Lessons from the Fall of France Two Roads to War: The French and British Air Arms From Versailles to Dunkirk. By Robin Higham. Annapolis, Maryland, 2012: US Naval Institute Press. 448pp, hardcover. ISBN: 978-1-61251-058-3. ill., maps, indexed, bibliography. $44.95/128.74.
Few books bring into such clear relief the relationship between military strategy and grand strategy, and between social conditions and strategic outcomes, as Robin Higham's Two Roads to War: The French and British Air Arms from Versailles to Dunkirk. His study is more than just a fascinating and comprehensive history of the development of the Royal Air Force and the French Air Force from World War I to the fall of France in 1940. It spells out how societies work, and how their cohesion, or lack of it, determines outcomes when peace turns to war.
Readers enter the book prepared to learn more about the specifics of a period of military history, and soon realize that the book has parallels with the world today. This is critical reading for those engaged in military and national planning, bringing into focus die rôles or personalities, industrial relations, and political processes. And, most importantly, how cultures affect how societies handle the question of their own survival.
There is little doubt that the book will find a less warm welcome in France than elsewhere, but it is clear that Higham's analysis has been reinforced by the most mighty of all facts: the reality that France fell to the Germans in 1940. What is significant from the book is the other reality: that many in France have attempted over the years to apportion blame for this away from France, from French society, and the French military. Equally, it is apparent that - seven decades after the event - some balanced analysis of the event, and its relevance for the 21st Century, is now possible, even though in some respects France is repeating the strategic patterns of the inter- War years, possibly with important ramifications for the relative position of France as a power in the decades ahead.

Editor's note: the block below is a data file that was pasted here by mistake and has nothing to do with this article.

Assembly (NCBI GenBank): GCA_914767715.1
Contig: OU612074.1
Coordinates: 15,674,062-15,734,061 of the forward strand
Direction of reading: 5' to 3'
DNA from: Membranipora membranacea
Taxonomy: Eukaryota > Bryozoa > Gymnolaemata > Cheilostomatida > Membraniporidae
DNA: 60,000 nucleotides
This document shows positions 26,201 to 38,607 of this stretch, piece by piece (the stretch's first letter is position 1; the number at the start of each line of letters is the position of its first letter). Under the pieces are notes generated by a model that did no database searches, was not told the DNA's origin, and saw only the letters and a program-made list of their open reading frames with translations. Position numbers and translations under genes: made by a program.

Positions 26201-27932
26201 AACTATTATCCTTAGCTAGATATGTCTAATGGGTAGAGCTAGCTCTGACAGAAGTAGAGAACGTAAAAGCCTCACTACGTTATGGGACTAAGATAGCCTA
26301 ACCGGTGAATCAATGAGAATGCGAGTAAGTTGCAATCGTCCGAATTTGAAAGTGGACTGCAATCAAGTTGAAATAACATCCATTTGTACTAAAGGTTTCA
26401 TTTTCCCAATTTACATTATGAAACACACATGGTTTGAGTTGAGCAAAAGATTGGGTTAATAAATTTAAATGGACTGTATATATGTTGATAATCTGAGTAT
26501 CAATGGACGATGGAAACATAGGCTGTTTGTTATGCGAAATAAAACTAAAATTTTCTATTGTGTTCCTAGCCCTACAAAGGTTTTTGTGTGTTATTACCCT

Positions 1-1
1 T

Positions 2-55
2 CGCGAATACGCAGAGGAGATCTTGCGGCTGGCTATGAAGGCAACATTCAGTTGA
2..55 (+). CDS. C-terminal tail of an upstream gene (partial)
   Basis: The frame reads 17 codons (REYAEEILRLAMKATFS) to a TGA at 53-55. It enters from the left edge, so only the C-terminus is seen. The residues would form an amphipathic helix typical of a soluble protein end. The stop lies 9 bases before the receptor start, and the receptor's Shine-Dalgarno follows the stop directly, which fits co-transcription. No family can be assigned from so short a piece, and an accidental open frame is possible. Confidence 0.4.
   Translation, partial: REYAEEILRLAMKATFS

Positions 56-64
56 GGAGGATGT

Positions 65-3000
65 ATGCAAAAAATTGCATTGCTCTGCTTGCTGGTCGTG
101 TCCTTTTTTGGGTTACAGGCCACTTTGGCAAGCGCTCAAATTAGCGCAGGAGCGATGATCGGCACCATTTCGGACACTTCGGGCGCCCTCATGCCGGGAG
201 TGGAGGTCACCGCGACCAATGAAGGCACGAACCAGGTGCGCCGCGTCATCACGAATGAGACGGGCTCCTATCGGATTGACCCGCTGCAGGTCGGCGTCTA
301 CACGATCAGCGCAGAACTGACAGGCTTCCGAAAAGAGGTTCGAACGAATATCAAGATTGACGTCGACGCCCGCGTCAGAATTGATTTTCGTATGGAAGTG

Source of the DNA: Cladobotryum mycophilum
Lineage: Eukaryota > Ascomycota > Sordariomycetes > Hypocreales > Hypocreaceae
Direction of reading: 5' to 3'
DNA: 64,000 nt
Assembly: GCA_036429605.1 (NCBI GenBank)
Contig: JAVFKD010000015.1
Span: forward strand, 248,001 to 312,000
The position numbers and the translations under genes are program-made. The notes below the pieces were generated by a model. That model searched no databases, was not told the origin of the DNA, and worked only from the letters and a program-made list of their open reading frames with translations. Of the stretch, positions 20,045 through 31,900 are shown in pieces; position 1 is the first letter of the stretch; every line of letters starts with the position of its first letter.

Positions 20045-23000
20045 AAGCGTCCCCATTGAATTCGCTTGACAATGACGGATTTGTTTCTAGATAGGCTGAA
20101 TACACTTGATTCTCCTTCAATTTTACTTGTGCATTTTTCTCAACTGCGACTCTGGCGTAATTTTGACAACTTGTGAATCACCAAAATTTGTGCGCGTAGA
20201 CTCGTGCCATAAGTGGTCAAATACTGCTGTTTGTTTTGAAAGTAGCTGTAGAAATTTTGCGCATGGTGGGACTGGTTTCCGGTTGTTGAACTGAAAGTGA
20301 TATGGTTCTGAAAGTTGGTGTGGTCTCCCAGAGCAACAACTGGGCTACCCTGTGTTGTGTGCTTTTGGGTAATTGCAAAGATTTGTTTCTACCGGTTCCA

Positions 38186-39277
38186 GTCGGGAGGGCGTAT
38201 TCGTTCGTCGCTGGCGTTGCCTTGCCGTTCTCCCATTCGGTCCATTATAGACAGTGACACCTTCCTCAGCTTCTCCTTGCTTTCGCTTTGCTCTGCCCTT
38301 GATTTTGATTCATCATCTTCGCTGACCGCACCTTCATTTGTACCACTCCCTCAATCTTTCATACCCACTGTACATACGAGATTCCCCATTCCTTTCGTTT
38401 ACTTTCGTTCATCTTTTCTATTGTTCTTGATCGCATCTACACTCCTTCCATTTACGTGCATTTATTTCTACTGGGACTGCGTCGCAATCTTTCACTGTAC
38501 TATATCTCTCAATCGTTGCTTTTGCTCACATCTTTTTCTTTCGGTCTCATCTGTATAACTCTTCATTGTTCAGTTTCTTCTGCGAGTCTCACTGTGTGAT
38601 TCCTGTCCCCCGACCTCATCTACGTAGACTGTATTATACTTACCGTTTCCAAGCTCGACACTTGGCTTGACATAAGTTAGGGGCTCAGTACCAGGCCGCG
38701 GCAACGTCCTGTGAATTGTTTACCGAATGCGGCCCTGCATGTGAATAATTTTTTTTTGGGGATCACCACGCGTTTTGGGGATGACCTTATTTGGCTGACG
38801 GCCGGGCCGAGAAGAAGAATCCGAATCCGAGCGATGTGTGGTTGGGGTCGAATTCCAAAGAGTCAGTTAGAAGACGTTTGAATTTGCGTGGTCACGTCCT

Higham, however, credits French intelligence capabilities - the Deuxième Bureau de l'État-major général - with having understood the threat from Germany better than most, including the air component of the threat. Indeed, in many respects, this aspect of French strategic preparedness was better than the capabilities being put in place in Britain.
Higham is exhaustive in his substantiation of analysis and sourcing. He is an historian's historian. Even with his broad inclusion of sources, from a range of disciplines, however, it is clear that there are still stories to be told from within the evolution of the French failure to adequately prepare for the war which was to see the nation fall. The author cites, among his extensive sourcing, Stefan T. Possony's 1944 piece in Military Affairs, "May 1940: The Pattern of Bad Generalship", but ignores Possony's seminal piece in Social Research in May 1941: Organized Intelligence: The Problem of the French General Staff". This study, appearing so soon after the fall of France and authored by someone who had been belatedly called upon by the late French Government to help resolve their problems, would have added weight and texture to Higham's conclusions.
Few now recall the profound influence which Possony's revolutionary thinking had on the French Government and others in 1938, when his book To-morrow's War: Its Planning, Management, and Cost, appeared - initially in German, published in Austria, and then in French, and later in English - and galvanized much thinking in French strategic circles. …